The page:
‘Apple doesn’t have a stake in ads but they have a stake in paid apps.’

For publishers the burden may be less, said David Chavern, president of the News Media Alliance, which represents several major US publishers.

Many rely on what is known as first-party data, such as which stories a user reads, to determine which ads to show, an activity which is not subject to Apple’s new rules.

‘News publishers aren’t huge beneficiaries of cross-app tracking and, more broadly, we all see the ecosystem moving against highly targeted programmatic ads,’ he said. 

‘There may end up being benefits to publishers from that, such as a some move back to contextual advertising.’ 

However, Julia Beizer, who heads up digital for Bloomberg Media, expressed concern that Apple is attempting to change digital advertising on its own.

‘We all want to make a better, privacy-safe web. But rolling it out without consulting the industry means you’re asking publishers to bear the brunt of the sins of ad tech. Which isn’t fair,’ she told Recode.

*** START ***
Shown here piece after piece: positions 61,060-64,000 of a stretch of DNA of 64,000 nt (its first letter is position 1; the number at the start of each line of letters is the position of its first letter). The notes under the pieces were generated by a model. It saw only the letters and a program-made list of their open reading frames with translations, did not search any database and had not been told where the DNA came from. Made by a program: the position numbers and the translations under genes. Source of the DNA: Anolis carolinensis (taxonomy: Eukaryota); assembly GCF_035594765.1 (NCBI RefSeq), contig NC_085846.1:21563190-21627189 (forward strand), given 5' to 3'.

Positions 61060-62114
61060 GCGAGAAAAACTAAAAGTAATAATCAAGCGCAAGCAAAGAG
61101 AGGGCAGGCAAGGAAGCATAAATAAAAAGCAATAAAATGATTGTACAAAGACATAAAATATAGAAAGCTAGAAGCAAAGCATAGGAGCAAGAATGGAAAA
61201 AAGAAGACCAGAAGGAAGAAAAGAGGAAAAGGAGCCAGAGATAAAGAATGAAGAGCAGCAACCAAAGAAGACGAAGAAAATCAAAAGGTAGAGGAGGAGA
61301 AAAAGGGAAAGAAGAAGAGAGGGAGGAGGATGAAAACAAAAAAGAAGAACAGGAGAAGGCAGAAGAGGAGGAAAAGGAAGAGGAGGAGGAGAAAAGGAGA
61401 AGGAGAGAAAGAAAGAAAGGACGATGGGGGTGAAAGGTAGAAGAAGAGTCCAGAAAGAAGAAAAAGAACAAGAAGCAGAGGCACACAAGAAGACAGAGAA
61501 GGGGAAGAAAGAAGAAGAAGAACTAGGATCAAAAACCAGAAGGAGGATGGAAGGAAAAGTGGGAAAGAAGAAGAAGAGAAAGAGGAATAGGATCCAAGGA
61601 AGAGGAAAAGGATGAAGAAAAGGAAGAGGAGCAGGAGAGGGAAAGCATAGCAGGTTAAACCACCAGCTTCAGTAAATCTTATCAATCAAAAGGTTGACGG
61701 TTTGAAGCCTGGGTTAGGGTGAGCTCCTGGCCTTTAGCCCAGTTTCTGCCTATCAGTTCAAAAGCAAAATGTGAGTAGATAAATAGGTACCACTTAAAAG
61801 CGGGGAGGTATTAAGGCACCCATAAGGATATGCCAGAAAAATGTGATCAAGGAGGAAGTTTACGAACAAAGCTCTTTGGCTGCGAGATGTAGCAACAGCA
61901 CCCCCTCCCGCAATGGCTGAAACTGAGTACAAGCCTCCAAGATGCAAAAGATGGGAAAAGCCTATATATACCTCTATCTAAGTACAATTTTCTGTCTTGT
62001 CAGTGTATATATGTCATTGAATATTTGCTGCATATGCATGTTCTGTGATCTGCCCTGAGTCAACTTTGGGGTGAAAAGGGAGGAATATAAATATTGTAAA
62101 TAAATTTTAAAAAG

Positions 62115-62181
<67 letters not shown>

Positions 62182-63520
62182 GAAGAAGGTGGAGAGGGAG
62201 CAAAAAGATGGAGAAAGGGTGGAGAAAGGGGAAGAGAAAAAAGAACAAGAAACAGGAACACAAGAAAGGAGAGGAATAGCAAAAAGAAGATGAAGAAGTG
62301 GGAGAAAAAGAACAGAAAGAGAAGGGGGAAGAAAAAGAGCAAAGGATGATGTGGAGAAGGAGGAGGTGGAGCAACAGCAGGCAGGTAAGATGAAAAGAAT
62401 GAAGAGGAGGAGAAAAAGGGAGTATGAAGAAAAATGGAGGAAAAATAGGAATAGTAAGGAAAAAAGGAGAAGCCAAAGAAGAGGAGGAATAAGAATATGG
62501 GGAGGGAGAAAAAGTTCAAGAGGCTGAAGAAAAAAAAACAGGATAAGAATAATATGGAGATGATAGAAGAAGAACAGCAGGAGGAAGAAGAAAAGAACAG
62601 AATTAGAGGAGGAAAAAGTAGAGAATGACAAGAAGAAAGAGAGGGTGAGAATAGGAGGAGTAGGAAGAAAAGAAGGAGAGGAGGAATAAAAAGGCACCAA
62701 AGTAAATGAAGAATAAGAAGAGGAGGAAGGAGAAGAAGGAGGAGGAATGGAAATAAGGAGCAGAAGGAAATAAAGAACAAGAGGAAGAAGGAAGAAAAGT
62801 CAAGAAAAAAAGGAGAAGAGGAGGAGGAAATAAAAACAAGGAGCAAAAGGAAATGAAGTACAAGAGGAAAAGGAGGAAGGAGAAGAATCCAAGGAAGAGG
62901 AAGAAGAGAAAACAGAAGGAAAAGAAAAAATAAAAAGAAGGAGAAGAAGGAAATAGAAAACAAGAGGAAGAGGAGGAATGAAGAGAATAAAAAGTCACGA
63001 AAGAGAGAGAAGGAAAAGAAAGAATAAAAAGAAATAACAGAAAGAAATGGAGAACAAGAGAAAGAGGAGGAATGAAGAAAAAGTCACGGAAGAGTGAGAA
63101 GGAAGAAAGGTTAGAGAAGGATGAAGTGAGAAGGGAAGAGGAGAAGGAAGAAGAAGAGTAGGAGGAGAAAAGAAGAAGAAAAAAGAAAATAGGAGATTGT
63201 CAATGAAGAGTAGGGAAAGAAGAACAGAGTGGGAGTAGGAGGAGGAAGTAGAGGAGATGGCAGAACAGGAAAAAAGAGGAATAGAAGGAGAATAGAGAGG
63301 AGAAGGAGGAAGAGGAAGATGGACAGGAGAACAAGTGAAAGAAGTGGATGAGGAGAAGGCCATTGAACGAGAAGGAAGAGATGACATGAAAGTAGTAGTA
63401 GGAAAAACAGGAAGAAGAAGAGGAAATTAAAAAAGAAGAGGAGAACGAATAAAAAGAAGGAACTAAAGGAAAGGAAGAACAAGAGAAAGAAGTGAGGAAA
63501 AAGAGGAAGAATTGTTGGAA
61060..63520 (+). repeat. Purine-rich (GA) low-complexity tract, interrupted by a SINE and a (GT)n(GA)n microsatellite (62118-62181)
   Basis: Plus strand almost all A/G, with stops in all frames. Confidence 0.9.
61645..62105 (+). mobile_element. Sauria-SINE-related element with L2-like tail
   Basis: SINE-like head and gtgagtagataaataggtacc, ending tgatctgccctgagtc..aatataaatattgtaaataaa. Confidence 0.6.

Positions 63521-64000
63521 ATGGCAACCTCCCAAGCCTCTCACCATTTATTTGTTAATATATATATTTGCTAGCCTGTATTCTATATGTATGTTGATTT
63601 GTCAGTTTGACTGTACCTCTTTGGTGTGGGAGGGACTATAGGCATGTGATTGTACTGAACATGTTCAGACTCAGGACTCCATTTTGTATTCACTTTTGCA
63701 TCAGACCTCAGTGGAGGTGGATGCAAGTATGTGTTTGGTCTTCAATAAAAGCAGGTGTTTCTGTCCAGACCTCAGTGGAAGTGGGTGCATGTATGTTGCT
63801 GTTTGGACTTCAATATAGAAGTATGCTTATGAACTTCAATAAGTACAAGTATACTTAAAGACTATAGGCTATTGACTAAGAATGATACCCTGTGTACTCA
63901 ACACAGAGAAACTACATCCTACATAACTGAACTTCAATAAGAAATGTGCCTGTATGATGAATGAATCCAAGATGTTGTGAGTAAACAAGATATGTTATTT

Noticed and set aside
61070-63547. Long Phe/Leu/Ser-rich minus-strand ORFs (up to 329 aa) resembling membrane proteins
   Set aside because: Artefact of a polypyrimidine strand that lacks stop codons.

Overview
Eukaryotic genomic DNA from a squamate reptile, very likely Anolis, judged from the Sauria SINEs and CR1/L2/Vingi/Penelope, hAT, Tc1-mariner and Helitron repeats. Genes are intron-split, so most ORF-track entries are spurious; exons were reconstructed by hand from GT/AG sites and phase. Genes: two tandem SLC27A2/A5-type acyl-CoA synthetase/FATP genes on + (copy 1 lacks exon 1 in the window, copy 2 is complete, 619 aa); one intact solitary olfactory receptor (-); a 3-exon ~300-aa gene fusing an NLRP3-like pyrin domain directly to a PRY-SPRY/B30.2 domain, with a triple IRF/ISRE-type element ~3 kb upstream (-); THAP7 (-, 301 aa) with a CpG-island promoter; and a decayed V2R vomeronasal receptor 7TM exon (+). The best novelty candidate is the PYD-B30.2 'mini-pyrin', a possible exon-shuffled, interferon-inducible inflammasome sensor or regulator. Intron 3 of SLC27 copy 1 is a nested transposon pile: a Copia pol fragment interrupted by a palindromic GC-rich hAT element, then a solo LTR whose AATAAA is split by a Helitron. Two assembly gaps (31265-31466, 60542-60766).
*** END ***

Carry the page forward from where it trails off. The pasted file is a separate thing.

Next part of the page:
Apple is set to release its new iOS 14 operating system sometime this Autumn along with new iPhones but the firm has yet to announce the specific date.

The Silicon Valley company has seen its fair share of entanglements in the past few months – many of which have been over the 30 per cent charge to developers.

This month, Apple had pulled Epic Games popular Fornite from its App Store due to the game maker violating in app payment guidelines.

And in the same day, Epic served Apple a lawsuit calling for it to be returned.

The recent update of the fiasco comes from a US federal judge who has has granted Epic Games a temporary restraining order against Apple which will prevent the iPhone maker from cutting off Epic’s computer graphics software Unreal Engine.

The Unreal Engine and its license is relied upon by hundreds of app developers, not just Epic, and would cause enormous disruption in the gaming industry.

The judge ruled that, as the dispute is between Fortnite, Epic’s marquee game, and Apple, there is no basis to remove access to other branches of its business, which are used by numerous parties who are not involved in the litigation